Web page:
In fact, during the last century the broad walk in Kensington Gardens had become almost as fashionable a promenade as the Mall in St. James’s Park had been a century earlier, under Charles II. There might, probably, have been seen here, on one and the same day, during the portentous year 1791, Wilkes and Wilberforce ; George Rose and Mr. Holcroft ; Mr. Reeve and Mr. Godwin ; Burke, Warren Hastings, and Tom Paine ; Horace Walpole and Hannah More (whom he introduced to the Duke of Queensberry) ; Mary Wollstonecraft and Miss Burney (Madame d’Arblay), the latter avoiding the former with all her might ; the Countess of Albany (the widow of the Pretender); the Margravine of Anspach ; Mrs. Montagu ; Mrs. Barbauld ; Mrs. Trimmer ; Emma Harte (Lady Hamilton), accompanied by her adoring portrait painter, Romney ; and poor Madame du Barry, mistress of Louis XV., come to look after some jewels of which she has been robbed, and little thinking she would return to be guillotined. The fashions of this half century, with the exception of an occasional broad-brimmed hat worn both by gentlemen and ladies, comprised the ugliest that ever were seen in the old Court suburb. Headdresses became monstrous compounds of pasteboard, flowers, feathers, and pomatum ; the hoop degenerated into little panniers ; and about the year 1770, a set of travelled fops came up, calling themselves Macaronis (from their intimacy with the Italian eatable so called), who wore ridiculously little hats, large pigtails, and tight-fitting clothes of striped colours. The lesser pigtail, long or , curly, prevailed for a long time among elderly , gentlemen, making a powdered semicircle between the shoulders ; a plain cocked-hat adorned their heads ; and, on a sudden, at the beginning of the new century, some of the ladies took to wearing turbans, surmounted with ostrich feathers, and bodies literally without a waist, the girdle coming directly under the arms.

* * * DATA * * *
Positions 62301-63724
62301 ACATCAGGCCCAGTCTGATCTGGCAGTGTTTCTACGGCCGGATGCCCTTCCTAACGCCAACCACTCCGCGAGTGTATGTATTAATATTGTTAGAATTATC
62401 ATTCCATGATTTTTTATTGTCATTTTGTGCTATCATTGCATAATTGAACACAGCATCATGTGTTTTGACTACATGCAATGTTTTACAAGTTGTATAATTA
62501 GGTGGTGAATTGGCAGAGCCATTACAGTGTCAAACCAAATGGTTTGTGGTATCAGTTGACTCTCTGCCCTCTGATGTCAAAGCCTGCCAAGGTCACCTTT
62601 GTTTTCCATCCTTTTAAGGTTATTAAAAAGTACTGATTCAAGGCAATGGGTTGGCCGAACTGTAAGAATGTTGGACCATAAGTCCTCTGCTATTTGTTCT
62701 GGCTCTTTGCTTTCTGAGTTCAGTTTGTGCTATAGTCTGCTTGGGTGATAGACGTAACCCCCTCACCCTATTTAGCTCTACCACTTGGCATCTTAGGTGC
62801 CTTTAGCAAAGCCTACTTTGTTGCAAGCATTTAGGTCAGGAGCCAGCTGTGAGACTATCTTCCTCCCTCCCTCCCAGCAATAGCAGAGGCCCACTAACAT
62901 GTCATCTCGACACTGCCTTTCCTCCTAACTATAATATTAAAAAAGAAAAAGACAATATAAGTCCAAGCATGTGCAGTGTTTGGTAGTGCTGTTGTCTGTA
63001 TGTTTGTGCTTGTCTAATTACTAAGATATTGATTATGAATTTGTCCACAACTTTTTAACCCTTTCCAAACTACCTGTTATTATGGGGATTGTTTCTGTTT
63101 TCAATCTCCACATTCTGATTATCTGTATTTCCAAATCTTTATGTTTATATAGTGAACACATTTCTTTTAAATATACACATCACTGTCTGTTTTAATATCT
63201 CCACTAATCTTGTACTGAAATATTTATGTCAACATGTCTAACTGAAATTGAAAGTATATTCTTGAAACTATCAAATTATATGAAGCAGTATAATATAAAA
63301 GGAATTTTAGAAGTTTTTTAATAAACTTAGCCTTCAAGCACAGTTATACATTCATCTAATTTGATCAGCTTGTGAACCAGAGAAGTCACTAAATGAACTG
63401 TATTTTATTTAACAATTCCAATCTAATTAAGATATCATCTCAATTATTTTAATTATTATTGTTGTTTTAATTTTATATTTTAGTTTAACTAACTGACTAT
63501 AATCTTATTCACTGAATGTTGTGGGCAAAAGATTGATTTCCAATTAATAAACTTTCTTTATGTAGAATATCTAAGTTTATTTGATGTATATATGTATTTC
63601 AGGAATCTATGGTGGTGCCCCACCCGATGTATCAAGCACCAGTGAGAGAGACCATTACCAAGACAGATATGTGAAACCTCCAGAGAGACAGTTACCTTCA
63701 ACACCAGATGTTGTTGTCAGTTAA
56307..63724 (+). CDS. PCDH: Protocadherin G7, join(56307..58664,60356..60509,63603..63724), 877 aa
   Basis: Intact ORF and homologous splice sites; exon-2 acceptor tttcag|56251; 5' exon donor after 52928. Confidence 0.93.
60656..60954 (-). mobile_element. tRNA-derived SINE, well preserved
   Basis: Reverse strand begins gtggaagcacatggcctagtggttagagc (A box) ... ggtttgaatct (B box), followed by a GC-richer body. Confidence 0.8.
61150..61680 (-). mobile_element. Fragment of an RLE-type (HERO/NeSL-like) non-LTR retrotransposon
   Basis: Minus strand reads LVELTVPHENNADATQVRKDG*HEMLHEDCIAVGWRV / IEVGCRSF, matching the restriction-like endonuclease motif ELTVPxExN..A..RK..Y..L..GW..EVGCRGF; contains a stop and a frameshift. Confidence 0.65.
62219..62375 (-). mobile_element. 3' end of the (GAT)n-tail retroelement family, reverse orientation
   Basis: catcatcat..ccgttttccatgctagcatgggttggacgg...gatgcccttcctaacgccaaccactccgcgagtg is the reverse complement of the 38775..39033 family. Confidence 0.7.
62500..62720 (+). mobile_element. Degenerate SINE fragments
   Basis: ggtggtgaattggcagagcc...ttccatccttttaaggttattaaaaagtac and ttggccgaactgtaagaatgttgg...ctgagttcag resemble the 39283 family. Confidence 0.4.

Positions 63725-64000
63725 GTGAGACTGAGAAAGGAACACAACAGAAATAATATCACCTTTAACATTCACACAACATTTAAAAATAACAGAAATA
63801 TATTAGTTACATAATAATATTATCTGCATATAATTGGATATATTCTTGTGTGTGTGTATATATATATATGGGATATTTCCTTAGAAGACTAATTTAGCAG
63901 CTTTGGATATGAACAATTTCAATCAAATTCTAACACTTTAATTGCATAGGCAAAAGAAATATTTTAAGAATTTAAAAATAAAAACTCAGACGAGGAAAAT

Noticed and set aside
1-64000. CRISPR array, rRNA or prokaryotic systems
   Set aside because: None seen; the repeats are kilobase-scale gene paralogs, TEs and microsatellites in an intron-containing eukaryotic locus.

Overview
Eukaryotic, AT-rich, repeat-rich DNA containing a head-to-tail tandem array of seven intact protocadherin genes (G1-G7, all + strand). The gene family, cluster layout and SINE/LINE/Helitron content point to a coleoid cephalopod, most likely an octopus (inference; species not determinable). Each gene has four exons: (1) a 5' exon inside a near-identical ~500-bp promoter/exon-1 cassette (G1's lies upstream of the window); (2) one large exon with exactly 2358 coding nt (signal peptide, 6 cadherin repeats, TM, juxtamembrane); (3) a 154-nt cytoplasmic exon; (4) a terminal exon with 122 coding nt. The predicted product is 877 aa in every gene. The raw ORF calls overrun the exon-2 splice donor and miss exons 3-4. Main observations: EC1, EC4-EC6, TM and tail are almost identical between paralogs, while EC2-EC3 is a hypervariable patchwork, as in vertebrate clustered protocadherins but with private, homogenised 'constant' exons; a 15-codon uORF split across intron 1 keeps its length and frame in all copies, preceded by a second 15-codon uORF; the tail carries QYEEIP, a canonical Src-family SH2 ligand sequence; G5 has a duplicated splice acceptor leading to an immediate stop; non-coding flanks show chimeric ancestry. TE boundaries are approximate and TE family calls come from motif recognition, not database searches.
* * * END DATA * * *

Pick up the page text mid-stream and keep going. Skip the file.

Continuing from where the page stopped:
Lady Brownlow, in her ” Reminiscences of a Septuagenarian,” tells us that after the Peace of Amiens, in 1802, she here met the celebrated Madame Recamier, who created a sensation at the West-end, partly by her beauty, but still more by her dress, which was vastly unlike the unsophisticated style and poke bonnets of the English ladies. “She appeared in Kensington Gardens à l’antique, a muslin gown clinging to her form like the folds of drapery on a statue ; her hair in a plait at the back, and falling in small ringlets round her face, and greasy with huile antique; a large veil thrown over her head completed her attire, which not unnaturally caused her to be followed and stared at.” No doubt, dressed in such a costume, and at such a period, Madame Recamier might well have been the “cynosure of neighbouring eyes.”